Skip to Content

March 30, 2018

Our Take on Supply Chain: 1 of 3 Major Challenges for Integrators This Year (Part 2 of 3)

Container truck in ship port for business Logistics and transpor

Supply chain: 82.8% of integrators name lack of product availability and project obstacles as their most concerning challenge in 2023.


In the 2023 State of the Industry report developed by NSCA and Commercial Integrator and based on results from a survey of 150+ integration firm owners/operators, supply chain was one of the top concerns mentioned throughout the industry this year—along with inflation and talent (which we’ll discuss in another blog).

Over the past few years, integrators have been stretched to their limits as they faced unprecedented global supply chain challenges while continuing to perform mission-critical work for their clients—and that’s putting it mildly.

Although obstacles continue to persist this year, the industry has seen notable improvement overall in most areas and markets. For example, freight capacity continues to stabilize, and freight rates are normalizing. And integrators have been diligent about finding ways to make sure that these supply chain challenges don’t stand in their way of giving their clients what they need.

But this doesn’t mean supply chain issues are going away. In fact, some of the impacts will linger forever. Ernst & Young recently discussed what it and many others are calling “the great supply chain reset.” It predicts that the entire business model—from strategy, marketing, and design to sourcing, manufacturing, packaging, storage, and transportation—will be transformed and restructured.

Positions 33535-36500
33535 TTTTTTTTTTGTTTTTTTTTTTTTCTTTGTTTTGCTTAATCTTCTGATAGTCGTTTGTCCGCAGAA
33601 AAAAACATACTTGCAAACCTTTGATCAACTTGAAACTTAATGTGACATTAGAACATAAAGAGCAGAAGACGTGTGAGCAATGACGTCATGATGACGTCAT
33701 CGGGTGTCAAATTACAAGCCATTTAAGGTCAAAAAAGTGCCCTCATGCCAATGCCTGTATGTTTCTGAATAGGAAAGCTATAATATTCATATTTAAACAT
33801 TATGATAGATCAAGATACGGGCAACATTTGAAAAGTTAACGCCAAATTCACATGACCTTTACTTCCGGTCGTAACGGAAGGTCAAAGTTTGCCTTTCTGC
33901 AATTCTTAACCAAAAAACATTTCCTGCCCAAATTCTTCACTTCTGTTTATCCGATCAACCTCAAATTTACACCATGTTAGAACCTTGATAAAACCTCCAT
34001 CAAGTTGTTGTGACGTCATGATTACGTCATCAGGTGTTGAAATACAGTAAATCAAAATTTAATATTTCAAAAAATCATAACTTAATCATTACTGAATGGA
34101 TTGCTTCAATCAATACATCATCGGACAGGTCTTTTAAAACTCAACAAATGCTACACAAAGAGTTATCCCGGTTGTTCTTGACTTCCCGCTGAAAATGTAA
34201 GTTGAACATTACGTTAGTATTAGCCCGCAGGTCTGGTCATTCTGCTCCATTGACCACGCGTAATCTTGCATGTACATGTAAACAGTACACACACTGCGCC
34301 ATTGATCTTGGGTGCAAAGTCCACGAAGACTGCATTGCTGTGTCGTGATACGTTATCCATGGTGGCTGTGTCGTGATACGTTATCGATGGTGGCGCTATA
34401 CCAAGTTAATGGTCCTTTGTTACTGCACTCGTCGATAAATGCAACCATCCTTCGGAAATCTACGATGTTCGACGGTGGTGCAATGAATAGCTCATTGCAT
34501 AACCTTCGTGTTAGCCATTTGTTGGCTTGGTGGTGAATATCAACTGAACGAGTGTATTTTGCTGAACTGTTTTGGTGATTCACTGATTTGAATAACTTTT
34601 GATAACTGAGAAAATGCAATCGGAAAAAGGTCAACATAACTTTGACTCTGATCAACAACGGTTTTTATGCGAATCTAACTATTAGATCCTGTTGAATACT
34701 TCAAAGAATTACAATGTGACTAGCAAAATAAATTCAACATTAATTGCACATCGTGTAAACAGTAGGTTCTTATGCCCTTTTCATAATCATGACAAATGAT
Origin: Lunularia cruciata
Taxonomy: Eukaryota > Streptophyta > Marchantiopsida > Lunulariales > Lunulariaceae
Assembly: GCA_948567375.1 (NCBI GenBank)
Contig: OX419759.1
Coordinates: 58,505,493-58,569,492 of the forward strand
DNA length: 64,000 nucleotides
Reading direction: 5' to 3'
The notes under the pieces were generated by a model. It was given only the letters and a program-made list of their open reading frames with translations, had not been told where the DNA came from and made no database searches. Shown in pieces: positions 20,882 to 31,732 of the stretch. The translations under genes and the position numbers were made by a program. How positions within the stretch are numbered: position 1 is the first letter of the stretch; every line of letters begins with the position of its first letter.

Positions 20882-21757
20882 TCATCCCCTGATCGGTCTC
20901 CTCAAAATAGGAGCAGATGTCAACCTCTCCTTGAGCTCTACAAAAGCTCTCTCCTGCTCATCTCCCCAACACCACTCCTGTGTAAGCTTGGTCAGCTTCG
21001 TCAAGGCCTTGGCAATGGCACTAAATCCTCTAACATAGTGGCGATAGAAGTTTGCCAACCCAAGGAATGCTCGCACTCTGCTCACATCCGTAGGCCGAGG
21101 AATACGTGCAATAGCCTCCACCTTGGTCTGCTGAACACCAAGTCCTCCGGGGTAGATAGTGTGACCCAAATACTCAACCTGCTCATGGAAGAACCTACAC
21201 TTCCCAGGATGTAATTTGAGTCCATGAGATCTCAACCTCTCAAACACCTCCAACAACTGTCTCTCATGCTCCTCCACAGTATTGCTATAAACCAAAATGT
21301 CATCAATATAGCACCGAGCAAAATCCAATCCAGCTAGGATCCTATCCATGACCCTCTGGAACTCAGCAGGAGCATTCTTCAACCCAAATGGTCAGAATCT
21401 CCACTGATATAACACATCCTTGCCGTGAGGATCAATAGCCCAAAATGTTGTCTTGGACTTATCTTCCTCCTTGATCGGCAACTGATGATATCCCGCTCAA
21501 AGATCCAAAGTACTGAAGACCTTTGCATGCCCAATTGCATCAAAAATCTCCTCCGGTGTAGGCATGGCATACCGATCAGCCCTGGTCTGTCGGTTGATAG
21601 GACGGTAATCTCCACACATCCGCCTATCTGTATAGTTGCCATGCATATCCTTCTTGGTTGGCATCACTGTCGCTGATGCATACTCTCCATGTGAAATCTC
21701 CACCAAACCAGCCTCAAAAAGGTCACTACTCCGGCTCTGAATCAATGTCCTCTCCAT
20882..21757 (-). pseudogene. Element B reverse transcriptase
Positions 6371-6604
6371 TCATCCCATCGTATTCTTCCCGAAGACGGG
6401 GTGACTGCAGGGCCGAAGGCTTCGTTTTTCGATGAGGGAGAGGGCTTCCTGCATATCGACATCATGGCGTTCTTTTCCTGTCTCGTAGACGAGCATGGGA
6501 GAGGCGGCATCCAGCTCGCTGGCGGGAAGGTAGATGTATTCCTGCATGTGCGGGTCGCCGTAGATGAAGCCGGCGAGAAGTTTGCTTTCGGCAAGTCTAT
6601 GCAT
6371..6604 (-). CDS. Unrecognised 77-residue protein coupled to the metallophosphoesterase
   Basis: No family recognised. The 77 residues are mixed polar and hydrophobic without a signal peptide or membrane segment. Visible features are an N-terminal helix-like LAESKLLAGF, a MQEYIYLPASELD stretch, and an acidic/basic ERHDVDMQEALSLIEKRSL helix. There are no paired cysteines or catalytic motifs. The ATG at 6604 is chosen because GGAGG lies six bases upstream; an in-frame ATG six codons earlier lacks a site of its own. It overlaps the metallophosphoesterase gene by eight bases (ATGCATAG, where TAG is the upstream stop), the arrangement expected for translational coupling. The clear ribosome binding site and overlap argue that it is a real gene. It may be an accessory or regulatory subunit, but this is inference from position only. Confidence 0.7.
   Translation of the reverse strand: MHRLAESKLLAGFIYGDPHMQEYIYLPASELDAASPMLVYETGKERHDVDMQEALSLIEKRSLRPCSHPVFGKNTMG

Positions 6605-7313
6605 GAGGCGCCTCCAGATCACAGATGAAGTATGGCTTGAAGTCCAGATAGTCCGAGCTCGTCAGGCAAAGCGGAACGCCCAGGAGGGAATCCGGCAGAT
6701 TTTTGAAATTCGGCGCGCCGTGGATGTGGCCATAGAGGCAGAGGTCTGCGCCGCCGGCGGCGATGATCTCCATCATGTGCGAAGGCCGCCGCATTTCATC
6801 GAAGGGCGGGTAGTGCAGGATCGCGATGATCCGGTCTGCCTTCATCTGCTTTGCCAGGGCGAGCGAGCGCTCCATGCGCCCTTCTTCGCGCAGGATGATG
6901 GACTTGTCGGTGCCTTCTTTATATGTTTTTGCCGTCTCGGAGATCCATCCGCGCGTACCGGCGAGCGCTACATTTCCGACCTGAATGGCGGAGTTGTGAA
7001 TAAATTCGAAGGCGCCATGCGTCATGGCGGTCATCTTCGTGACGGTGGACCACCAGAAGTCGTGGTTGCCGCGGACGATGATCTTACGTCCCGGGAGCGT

What does this mean for you? Although we’re through the most difficult supply chain snarls, some of the best practices you established during those times should be carried forward to help your company continue to improve supply chain agility and resiliency. And if you haven’t implemented some of these yet, now’s a great time to start.

Update Your Proposals, Pricing, and Terms & Conditions

  1. Shorten proposal expiration dates. Consider holding your price for 30 days or less. Honoring quotes any older than that can be too risky.
  2. Consider escalation clauses that allow you to adjust prices during the contract based on material and other cost increases.
  3. Create payment terms that will protect you. This could include a move away from progress billing, implementing milestone billing when working with end-users, and eliminating bill-upon-completion terms.
  4. Request payment for equipment received in your warehouse—specifically the equipment not affected by supply chain issues. This prevents you from becoming your customers’ bank and may reduce the risk of customers canceling projects.

Set the Right Expectations with Your Sales Team

  1. Create a plan at the start of each project and make sure the sales team shares it. Customers will appreciate knowing that you have a plan to guide them and handle issues as they arise.